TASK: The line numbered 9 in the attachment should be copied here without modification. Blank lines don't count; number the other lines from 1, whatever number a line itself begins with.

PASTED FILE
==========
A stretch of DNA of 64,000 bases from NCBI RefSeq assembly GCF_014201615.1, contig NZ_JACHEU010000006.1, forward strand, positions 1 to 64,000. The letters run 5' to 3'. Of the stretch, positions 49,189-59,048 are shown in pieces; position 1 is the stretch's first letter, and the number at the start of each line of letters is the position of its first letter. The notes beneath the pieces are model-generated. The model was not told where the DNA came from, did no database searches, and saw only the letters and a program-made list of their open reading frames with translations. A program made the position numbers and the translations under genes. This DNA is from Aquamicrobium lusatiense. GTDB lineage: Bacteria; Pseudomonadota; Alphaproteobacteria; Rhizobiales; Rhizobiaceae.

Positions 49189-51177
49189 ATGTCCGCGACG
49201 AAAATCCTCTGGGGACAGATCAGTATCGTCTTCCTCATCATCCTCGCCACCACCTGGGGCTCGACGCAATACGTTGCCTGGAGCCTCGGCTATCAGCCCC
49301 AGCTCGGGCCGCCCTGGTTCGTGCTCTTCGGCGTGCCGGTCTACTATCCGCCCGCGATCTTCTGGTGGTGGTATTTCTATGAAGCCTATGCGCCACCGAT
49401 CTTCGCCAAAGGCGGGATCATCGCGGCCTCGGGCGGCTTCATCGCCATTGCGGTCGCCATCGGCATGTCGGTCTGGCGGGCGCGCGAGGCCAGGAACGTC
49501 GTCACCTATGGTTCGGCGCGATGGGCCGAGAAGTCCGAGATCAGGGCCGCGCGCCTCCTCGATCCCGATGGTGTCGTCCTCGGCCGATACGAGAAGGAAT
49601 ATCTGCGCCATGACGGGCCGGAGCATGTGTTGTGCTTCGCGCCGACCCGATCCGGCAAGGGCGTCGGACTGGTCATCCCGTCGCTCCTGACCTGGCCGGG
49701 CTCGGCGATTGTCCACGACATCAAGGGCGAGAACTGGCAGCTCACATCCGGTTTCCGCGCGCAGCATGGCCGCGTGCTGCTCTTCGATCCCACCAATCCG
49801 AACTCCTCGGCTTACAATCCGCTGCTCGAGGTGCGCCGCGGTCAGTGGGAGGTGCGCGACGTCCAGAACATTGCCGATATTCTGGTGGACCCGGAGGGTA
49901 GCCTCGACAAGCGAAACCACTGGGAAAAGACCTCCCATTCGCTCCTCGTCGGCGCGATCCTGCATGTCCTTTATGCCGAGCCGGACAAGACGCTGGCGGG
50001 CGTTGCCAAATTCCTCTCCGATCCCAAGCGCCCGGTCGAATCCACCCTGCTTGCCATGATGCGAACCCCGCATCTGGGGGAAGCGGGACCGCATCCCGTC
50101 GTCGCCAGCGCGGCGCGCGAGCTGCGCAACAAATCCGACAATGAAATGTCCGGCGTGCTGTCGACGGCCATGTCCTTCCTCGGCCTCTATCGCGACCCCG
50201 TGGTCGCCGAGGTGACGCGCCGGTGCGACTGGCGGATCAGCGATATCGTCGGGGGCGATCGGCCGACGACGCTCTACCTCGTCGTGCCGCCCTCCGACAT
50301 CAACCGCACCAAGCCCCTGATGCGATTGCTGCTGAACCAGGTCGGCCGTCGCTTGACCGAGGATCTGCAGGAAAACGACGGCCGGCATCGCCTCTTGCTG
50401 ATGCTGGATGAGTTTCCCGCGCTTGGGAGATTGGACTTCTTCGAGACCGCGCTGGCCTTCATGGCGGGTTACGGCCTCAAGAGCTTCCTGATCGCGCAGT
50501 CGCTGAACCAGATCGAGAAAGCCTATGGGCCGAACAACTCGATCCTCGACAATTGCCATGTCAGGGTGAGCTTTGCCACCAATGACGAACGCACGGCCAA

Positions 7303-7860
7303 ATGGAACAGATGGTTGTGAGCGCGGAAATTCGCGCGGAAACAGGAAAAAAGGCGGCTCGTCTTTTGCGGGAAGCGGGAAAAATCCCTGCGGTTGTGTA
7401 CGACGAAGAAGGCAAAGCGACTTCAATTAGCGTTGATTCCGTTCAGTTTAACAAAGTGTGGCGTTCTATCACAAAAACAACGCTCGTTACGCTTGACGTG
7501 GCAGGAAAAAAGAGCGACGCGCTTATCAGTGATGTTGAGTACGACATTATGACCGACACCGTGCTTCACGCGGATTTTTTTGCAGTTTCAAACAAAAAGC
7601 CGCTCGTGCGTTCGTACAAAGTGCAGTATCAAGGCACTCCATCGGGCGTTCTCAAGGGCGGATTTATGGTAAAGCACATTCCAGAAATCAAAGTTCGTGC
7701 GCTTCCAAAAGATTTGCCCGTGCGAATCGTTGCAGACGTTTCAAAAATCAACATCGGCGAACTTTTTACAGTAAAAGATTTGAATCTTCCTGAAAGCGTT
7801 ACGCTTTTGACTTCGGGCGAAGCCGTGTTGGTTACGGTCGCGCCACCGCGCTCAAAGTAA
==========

49701 CTCGGCGATTGTCCACGACATCAAGGGCGAGAACTGGCAGCTCACATCCGGTTTCCGCGCGCAGCATGGCCGCGTGCTGCTCTTCGATCCCACCAATCCG